There are any number of mistakes both new and not so new life coaches can, and do make, either prior to starting to coach or during the coaching process.
In fact, I’ve probably made the vast majority on this list at some stage and can help you avoid doing the same.
However, if you know what to look for then hopefully you can avoid…….
20 Mistakes New Life Coaches Make
1. Being Influenced By Hard Sell Tactics
When you’re looking for coach training or even help with your marketing you may well attend webinars, one-day sample training sessions or hop on a call with somebody who claims they can help you.
Never, ever be pushed into buying, hiring or signing up there and then.
In fact, I’ll make that even easier for you.
Commit to yourself that you will never agree to any financial commitment when still on the call and that you will take 48 hours to mull it over.
If somebody won’t give you time to think things through and decide whether it’s right for you, then you shouldn’t be giving them the time of day, never mind your money.
A lot of marketers using webinars and sales calls use very high-pressure sales.
Sadly, high-pressure tactics work, and work very well – at least in the short term.
Earlier this year I went to buy a new car with my wife. I explicitly told the salesperson I wouldn’t be buying that day and not to try and close me.
Of course, he did and I don’t necessarily blame him for that, but I do blame him for what he did next, if only because he showed his hand too early.
The car was just short of $30k and he said to me, ‘If I can get it down to $25,000 for you would you be prepared to buy it today?’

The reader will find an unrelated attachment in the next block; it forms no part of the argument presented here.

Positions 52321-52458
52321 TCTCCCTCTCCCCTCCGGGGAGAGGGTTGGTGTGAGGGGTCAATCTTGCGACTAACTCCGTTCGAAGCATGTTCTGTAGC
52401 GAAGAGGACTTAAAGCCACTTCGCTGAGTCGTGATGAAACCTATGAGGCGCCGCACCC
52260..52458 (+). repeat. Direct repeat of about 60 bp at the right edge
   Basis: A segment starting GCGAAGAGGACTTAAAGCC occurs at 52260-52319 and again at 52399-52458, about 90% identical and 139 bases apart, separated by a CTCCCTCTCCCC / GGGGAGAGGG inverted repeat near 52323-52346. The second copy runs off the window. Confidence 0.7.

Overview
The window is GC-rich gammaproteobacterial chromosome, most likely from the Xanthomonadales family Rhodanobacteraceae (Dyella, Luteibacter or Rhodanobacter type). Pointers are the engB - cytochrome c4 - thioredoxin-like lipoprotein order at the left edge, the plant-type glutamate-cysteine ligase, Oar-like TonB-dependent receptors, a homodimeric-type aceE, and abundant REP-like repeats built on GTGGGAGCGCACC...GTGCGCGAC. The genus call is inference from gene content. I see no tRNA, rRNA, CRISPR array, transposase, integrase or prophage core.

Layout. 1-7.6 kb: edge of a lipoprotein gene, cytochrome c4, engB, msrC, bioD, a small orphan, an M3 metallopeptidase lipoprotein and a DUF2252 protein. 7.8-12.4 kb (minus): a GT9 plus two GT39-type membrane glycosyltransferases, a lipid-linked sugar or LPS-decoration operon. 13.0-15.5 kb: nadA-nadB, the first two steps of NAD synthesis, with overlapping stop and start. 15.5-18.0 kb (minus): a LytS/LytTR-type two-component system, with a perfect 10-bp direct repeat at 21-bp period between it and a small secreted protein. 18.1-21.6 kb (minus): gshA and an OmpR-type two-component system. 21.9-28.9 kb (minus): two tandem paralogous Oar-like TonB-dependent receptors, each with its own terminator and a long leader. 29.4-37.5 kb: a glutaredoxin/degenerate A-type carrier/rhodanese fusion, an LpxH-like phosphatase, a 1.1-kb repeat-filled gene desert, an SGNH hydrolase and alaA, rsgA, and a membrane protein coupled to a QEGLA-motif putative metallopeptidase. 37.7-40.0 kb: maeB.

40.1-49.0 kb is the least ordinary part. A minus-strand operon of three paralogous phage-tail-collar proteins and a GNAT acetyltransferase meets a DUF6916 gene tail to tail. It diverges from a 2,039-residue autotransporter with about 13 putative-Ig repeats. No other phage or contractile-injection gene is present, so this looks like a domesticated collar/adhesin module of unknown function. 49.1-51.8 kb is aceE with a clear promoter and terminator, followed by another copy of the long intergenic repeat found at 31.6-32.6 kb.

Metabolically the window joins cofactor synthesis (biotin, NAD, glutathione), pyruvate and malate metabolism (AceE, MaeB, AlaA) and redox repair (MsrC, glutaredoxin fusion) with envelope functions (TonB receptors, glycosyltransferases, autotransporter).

‘No’ I sad, ‘I’ve already told you that, but thanks for letting me know the starting point when I come back’.
‘That’s just the price for today’ he said.
I laughed and said, ‘Yeh right’.
I called him up 2-weeks later when were ready to buy and asked him if I were wasting my time coming in and looking for a deal around $25k or should I go to their competitor.
Amazingly, he was able to do something.
One member of the Fully Booked Coach Facebook group (click to join) was contacted no less than 18-times over a 72-hour period after attending an online webinar for a well known marketing ‘guru’.
That isn’t selling, it’s harassment.
Sadly, there are coach training companies that are little short of sales and marketing organizations and they will use every trick in the book to get you to sign up.
Do your due diligence and talk to as many people as possible.
Remember, most people who have made a large investment in their training will be inclined to believe it was a wise investment because of confirmation bias (more later).
So, try to find people who didn’t have a great experience and ask them why.
I’m sure you wouldn’t buy from Amazon just based on 5-star reviews, you may want to check out a few 1 and 2-star too, just to see the problems people were having, right?
Well, hiring a coach or paying for training isn’t a $20 book that you can send back, it’s a serious investment, so treat it like one.
2. Getting Caught Up In The ‘Just One More’ Syndrome
Being a good coach involves a lot of ongoing learning, you literally will never stop.
I read at least 2 books per month and regularly sign up for courses to expand on what I know.
But, and it’s a big but, it doesn’t stop me from coaching.
Too many coaches think they need to read one more book or attend one more seminar before they are ready.
More often than not they’re already ready, they just have to believe in themselves.
Do you know when you really learn how to drive?
It’s not in a parking lot or even on the highway with an instructor or family member guiding you.
You really learn how to drive when you get out on your own.
Yes, you should get reputable coach training, attend seminars and read, read and then read some more, but at some stage, you have to coach.
If you’re not 100% confident in your own abilities, don’t worry, neither is anybody that cannot be filed under ‘arrogant’ when they first start.
Do pro bono work, or better still do what I did and ask for a small charitable donation so at least the client has some skin in the game.